Netflix shares surge on positive subscriber news

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Netflix added 1.1 million subscribers in its domestic market, above the 674,000 additions forecast.

Netflix ended September with 137 million worldwide subscribers, including 58.5 million in the U.S.

Netflix on Tuesday reported strong third-quarter earnings, sending the company's stock up 14 percent in after-hours trading. In July, Netflix said it is "starting to turn the corner" in many Asian countries. By the end of the year, Netflix expects to expand that base to 146.5 million.

It's safe to say Morgan Stanley didn't see Netflix Inc.'s subscriber surge coming. Netflix released its first Indian original series, "Sacred Games", in the quarter, as well as new Japanese shows. "It's not going to be overnight where we're going to get to those higher numbers".

Analysts had cut their price targets for Netflix shares ahead of its earnings report, citing a combination of the strength of the dollar, rising expenses and interest rates. "That's a really good number for a market that's this mature". Sales grew 34 per cent to US$4 billion, meeting Wall Street forecasts. Nor does the company release viewership figures for programs, contending that subscriber growth demonstrates the popularity of its entertainment slate.

It isn't that analysts are positive about every aspect of the company's future, of course. While the company reports a net profit, it spends more than it takes in and borrows frequently to finance its programming budget.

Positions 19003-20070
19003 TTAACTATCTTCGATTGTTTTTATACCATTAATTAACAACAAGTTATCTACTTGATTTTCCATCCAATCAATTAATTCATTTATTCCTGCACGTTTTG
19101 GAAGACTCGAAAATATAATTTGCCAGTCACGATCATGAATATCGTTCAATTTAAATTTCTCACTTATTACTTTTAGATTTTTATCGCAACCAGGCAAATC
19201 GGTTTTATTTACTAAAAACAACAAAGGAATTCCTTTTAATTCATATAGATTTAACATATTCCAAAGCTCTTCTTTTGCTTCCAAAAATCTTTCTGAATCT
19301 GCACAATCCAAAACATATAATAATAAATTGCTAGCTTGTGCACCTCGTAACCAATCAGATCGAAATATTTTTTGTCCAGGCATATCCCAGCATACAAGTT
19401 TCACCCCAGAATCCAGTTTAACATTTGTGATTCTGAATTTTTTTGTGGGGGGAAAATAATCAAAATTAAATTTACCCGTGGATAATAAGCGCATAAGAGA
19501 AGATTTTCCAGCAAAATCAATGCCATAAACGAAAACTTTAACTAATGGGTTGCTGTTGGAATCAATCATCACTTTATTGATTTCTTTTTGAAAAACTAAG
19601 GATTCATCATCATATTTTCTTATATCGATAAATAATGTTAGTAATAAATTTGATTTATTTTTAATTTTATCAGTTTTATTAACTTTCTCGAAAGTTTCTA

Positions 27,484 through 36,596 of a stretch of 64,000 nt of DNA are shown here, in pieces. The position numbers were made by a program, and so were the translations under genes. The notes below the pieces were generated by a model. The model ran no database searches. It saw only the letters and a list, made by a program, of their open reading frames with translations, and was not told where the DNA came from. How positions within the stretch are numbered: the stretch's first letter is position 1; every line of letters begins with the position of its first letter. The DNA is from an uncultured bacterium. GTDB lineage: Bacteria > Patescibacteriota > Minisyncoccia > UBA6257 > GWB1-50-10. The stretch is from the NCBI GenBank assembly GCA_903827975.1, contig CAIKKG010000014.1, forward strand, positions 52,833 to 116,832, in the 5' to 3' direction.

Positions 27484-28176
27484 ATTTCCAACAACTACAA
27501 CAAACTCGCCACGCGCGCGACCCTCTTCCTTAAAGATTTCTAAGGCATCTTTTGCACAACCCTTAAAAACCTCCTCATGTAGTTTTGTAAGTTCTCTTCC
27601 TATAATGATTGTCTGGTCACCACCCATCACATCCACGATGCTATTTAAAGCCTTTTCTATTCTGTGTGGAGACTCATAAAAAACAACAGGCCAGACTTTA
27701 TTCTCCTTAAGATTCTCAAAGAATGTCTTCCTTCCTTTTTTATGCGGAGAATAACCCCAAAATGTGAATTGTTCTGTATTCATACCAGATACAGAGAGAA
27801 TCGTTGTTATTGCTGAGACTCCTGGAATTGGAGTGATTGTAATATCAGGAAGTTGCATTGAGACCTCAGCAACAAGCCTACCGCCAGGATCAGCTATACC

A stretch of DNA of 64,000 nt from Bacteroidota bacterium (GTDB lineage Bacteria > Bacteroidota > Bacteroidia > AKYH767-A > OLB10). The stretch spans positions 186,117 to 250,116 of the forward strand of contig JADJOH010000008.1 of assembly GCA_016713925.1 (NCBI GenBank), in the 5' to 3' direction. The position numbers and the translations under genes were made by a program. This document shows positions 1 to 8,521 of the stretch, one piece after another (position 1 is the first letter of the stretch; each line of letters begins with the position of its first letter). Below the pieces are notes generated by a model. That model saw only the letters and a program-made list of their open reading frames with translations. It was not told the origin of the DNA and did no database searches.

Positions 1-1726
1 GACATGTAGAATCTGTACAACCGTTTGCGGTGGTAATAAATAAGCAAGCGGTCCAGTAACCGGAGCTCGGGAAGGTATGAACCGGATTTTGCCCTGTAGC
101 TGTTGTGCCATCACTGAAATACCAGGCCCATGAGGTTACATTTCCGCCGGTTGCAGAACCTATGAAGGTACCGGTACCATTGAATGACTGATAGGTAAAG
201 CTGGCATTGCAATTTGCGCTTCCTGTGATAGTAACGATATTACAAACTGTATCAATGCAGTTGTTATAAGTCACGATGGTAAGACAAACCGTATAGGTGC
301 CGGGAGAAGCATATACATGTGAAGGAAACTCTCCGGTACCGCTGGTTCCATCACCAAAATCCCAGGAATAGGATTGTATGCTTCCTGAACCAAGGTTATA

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Netflix plans to spend about US$8 billion on programming this year. In the world of paid streaming services, Netflix has a huge lead over Amazon's 88.7 million and Hulu's 55 million according to eMarketer.

Analysts from US financial group Keybanc downgraded their rating on Netflix to "sector weight" from "overweight", questioning whether the company was capable of improving investment returns and margins in years to come.

Is Netflix anxious about competition yet?

At the same time it faces competition from the likes of Amazon and Disney.

Netflix anticipates that it will be able to meet this new European criteria when it arrives but as Hastings notes, the company would "prefer to focus" on making a great service that includes local content rather than being forced to create a specific amount of shows, documentaries or movies just to fill a quota.

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